Find more exploitation reviews here.
“I lost a gallon of blood because she saw some cockamamie movie!” A gaggle of sorority sisters who just so happen to be witches, the Satanic temptation of a goofy nerd, and costume design exclusively from a lingerie catalogue is pretty much the jist of this straight-to-video Scream Queen comedy horror flick – oh, and some Hollywood royalty even turns up to join the fun!...
Click “READ MORE” below to continue the review and see more screenshots…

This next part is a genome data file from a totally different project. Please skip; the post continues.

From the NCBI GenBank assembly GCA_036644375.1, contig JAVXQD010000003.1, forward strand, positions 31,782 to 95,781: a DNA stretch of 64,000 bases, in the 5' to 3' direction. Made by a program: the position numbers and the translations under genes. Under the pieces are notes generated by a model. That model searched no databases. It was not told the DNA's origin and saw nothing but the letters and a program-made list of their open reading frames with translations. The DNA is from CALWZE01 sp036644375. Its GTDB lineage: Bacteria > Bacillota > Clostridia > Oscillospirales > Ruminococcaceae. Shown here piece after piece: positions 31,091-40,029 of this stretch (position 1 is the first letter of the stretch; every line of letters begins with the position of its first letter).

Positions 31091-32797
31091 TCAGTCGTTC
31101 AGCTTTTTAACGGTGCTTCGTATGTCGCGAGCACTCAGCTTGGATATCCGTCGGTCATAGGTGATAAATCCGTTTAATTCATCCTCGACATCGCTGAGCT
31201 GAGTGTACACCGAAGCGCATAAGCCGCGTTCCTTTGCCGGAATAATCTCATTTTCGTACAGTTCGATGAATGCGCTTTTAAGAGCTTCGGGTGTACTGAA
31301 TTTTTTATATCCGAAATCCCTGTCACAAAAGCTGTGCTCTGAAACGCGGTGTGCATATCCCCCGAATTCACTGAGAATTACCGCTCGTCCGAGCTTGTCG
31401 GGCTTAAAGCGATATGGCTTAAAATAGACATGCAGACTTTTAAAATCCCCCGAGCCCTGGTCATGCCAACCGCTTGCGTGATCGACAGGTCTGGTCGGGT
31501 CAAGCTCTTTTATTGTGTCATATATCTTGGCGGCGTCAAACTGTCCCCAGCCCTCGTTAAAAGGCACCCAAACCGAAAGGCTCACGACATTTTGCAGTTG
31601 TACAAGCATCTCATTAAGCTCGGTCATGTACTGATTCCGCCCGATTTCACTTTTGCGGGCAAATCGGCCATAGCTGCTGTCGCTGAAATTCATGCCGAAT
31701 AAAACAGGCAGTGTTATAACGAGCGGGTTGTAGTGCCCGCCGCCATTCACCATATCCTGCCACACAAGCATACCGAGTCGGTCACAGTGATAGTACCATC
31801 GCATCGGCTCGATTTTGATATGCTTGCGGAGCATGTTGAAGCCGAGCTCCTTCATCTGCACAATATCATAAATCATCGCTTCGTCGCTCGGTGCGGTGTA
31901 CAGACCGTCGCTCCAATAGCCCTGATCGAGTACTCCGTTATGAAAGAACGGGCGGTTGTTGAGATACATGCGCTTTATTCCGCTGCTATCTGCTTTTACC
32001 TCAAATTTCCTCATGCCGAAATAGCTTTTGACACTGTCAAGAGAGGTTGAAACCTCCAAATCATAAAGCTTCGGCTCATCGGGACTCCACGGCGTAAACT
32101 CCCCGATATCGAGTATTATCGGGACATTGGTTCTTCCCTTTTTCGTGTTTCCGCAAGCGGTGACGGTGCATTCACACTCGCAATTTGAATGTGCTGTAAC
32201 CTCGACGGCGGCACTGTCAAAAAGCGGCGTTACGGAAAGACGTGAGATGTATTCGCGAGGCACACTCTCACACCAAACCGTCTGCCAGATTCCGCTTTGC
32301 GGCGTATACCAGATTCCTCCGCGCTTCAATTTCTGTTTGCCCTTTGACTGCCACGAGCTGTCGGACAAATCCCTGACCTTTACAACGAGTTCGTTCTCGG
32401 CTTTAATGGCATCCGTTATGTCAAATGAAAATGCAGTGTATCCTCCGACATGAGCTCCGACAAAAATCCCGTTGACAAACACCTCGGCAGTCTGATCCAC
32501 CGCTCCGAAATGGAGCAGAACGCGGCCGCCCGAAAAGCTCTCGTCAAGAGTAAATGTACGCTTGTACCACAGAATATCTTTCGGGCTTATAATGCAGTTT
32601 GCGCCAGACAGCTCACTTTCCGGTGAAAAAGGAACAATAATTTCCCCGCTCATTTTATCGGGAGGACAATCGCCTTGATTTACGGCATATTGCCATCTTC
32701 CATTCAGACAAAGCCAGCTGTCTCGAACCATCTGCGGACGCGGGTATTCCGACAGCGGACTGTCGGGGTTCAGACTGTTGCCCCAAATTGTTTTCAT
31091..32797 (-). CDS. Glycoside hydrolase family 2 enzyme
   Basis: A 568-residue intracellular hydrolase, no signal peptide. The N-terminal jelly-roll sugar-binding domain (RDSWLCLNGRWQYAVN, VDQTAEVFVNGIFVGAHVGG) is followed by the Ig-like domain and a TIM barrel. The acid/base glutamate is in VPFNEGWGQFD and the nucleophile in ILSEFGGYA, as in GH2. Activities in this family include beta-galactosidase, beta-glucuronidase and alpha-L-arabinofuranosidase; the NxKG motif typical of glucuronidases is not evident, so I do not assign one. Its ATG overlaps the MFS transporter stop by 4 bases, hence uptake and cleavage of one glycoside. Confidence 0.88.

“Relax, everything's under control. We just invited her over for a little degradation.” Opening with a quote from Ted, the 'long lost brother of Edgar Allan Poe', which reads: “And while we move amongst the graves and dream of things we like to save, the thoughts and visions that linger best are girls with huge, gigantic breasts...”, the tone is already locked and loaded: a combination of mammaries and malarkey. The girls of the Sigma Gamma sorority are excitedly getting ready for a frat party, but Tara (Michelle Bauer, Death Row Diner) and Wanda (Suzanne Ager, Evil Toons) are still finding plenty of time to play tricks on each other – and they just so happen to be … witches? Well, they can fling bolts of electricity to give each others' norks a zap and play some kind of vague off-screen prank involving fake phone calls, so … witches, then? Joined by Darla (Ruth Collins, Doom Asylum), the girls' have ultimately got themselves tarted-up for nothing as frat broseph Neal (Don Dowe, Trancers II) calls up to cancel the bash because some serious pledge hazing needs doing. Imagine that, a frat boy putting preppy pranks before bevvy of beautiful sorority babes!